This page outlines the limitations of National Monitoring System data for 2014/15 and 2015/16 by topic area.
Efficiency and effectiveness monitoring
- Local authorities may be at different stages of the five-year reporting cycle, so the National Monitoring System data cannot be used to determine whether a local authority has failed to make public the results of their efficiency and effectiveness monitoring in accordance with section 35(2A) of the RMA.
- The Ministry has not assessed whether the efficiency and effectiveness monitoring undertaken by local authorities fulfils the requirements of sections 35(2)(b), and 35(2A) of the RMA.
Drivers of plan-making processes
- An individual plan-making process may have more than one driver and address more than one subject matter.
National instruments driving plan-making processes
- An individual plan-making process may relate to more than one national instrument.
Timeframes and costs associated with plan-making processes
- Data on costs associated with plan-making processes was not provided by all local authorities. In some cases figures provided were a local authority’s best estimate of the costs of the process.
- It is not clear whether costs provided are inclusive or exclusive of GST.
- The National Monitoring System did not seek data on local authorities' use of section 37 of the RMA to extend the specified time period for plan-making.
- Local authorities had the option to provide commentary on their plan-making processes. While commentary was not provided by all local authorities, it highlighted a number of factors that could affect the time and costs associated with plan-making processes. These factors include, but are not limited to:
- local authority resourcing
- subject matter (eg, technical amendments are likely to be less costly and take less time than the development of rules for water allocation)
- scope of the plan-making processes (eg, development of a new plan versus a change to a section of an operative plan)
- delays to align with other plan-making processes, including the processes of other local authorities
- level of public interest (including number of submitters to plan-making processes).
Resource consent ‘bundling’
When multiple resource consents are required for an activity, it is common practice for local authorities to process these applications concurrently under the umbrella of one application; known colloquially as a ‘bundled’ application. The intent of bundling is to enable an integrated and more efficient assessment of the activity and any effects and to provide improved customer service.
Local authorities record information on bundled applications in various ways. This variability affects the quality of the data collected via the National Monitoring System for resource consents across the board. For example, a local authority may report separately on all of the resource consents bundled into a single application. This means that one activity would have a number of rows of data, each considered within our data analysis as a separate resource consent. Local authorities may provide one line of data for charges on bundled consents, while others average charges over all of the overlapping consents. This distorts the data pertaining to the costs of a resource consent.
- The RMA Survey requested data on the number of pre-application meetings held by local authorities, whether or not that meeting resulted in the lodgement of an application for a resource consent.
- Under the National Monitoring System, data was sought in relation to pre-application meetings that led to the submission of an application for a resource consent.
- Therefore, the National Monitoring System 2014/15 and 2015/16 data pertaining to pre-application meetings may not be directly comparable with RMA Survey data.
Receipt of applications and determination of ‘completeness’
- Several local authorities do not record all consent applications at the time that they enter the building. They are often only entered into their system/database once they are formally received (eg, when they have had their pre-acceptance check and are deemed ‘complete’).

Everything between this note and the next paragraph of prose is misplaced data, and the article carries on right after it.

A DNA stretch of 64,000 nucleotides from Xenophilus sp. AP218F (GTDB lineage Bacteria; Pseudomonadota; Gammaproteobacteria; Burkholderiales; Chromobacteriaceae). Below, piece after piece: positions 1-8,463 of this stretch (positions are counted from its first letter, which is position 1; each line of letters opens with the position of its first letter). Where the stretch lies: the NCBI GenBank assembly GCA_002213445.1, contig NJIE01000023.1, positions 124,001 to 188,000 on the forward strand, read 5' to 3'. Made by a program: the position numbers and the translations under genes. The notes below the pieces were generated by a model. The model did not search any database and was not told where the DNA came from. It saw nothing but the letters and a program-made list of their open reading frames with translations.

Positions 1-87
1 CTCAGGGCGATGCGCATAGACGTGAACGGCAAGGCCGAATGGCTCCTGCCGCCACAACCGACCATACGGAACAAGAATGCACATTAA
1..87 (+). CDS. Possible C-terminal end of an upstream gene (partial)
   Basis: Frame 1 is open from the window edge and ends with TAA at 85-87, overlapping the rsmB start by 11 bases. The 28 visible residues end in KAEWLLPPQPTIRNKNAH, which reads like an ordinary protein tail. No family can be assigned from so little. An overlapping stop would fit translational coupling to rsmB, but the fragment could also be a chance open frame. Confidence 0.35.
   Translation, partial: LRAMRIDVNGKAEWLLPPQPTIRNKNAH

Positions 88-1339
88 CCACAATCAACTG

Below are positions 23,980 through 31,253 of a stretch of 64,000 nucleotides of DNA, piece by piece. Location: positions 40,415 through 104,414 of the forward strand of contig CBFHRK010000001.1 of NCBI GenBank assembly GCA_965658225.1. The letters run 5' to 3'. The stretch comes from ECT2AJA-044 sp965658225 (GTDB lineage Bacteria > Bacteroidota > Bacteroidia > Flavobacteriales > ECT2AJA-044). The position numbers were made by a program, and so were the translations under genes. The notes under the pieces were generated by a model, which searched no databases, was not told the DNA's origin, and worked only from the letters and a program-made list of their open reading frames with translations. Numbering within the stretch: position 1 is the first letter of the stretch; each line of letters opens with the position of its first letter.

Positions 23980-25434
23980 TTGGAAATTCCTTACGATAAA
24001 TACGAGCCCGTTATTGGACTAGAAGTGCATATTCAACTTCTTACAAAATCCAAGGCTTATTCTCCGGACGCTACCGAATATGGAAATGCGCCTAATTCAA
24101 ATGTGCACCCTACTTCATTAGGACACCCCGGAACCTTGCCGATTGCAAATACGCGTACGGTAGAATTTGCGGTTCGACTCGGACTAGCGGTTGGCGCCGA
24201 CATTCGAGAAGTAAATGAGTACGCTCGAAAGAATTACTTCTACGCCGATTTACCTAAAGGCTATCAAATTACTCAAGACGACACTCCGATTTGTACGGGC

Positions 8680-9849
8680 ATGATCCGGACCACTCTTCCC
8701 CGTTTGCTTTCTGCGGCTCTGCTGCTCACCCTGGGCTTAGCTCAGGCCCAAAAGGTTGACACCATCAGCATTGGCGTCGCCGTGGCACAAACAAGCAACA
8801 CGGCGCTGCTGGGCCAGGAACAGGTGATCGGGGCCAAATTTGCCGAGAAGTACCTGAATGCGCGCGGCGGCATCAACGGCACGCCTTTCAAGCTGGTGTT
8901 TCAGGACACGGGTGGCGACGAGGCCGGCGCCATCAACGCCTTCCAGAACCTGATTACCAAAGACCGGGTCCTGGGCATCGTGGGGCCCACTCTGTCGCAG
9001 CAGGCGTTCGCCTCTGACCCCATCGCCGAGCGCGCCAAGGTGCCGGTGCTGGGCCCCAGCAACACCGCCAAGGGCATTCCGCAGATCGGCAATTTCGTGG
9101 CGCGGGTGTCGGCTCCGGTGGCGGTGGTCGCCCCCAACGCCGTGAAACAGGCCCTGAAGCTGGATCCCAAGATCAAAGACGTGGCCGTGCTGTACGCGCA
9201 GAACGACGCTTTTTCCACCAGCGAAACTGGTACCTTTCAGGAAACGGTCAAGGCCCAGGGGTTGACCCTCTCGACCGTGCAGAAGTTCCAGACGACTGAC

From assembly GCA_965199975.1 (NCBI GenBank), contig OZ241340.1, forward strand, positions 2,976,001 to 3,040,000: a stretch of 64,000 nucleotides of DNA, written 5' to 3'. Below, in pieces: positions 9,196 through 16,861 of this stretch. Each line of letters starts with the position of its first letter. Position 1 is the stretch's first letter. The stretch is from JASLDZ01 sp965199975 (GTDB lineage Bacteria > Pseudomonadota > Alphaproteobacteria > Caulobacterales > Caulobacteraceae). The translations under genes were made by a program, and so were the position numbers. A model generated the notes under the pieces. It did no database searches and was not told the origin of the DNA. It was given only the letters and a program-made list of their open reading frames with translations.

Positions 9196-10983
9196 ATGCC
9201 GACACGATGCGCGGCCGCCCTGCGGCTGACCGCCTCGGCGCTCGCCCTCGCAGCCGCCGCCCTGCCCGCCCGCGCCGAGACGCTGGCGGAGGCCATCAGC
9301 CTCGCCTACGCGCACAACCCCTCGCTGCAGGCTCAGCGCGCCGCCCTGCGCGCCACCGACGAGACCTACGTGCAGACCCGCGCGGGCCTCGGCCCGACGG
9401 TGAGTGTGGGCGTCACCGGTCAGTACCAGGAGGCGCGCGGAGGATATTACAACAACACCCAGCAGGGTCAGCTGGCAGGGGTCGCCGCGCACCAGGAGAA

- Several local authorities do not undertake a pre-acceptance check for completeness and just formally accept every application that is received. These local authorities often do so as they consider that this provides a good customer experience. This is not considered best practice as noted in A guide to section 88 and Schedule 4 of the Resource Management Act 1991 and also on the Quality Planning website.
- If another application is lodged for the same activity for which an earlier application was determined as incomplete, it should be treated as a new application (as per section 88(4) of the RMA) and does not necessarily need to link to the earlier application. As a result, the Ministry is unable to accurately conclude that determining an application to be incomplete is a deterrent to an applicant undertaking a development.
Extensions of resource consent application processing time
Variance on how section 37 of the RMA is applied by local authorities is evident, including in relation to administration.
- Section 37 enables local authorities to extend timeframes specified in the RMA if the applicant agrees or there are special circumstances. However, some local authorities extend timeframes at the request of an applicant.
- Local authorities applied section 37 extensions at various stages of the resource consent process, including on or just after the lodgement date. A number of local authorities provided dates for the application of a section 37 extension that were the same or after the date the decision on the resource consent was issued.
- For the 2014/15 National Monitoring System data provided:
- 25 local authorities (32%) applied at least one section 37 extension on the same day the decision was issued
- 17 local authorities (22%) applied at least one section 37 extension after the decision was issued.
- For the 2015/16 National Monitoring System data provided:
- 35 local authorities (45%) applied at least one section 37 extension on the same day the decision was issued
- 23 local authorities (29%) applied at least one section 37 extension after the decision was issued.
- There may be instances where a local authority is not accurately recording the date the section 37 extension was officially applied:
- For the 2014/15 National Monitoring System data, 24 local authorities have ‘data not available’ for at least one portion of the section 37 extension related data requested (eg, the date the section 37 was applied, or the number of working days the extension was for, or the reason for the extension).
- For the 2015/16 National Monitoring System data, 34 local authorities have ‘data not available’ for at least one portion of the section 37 extension related data requested (eg, the date the section 37 was applied, or the number of working days the extension was for, or the reason for the extension).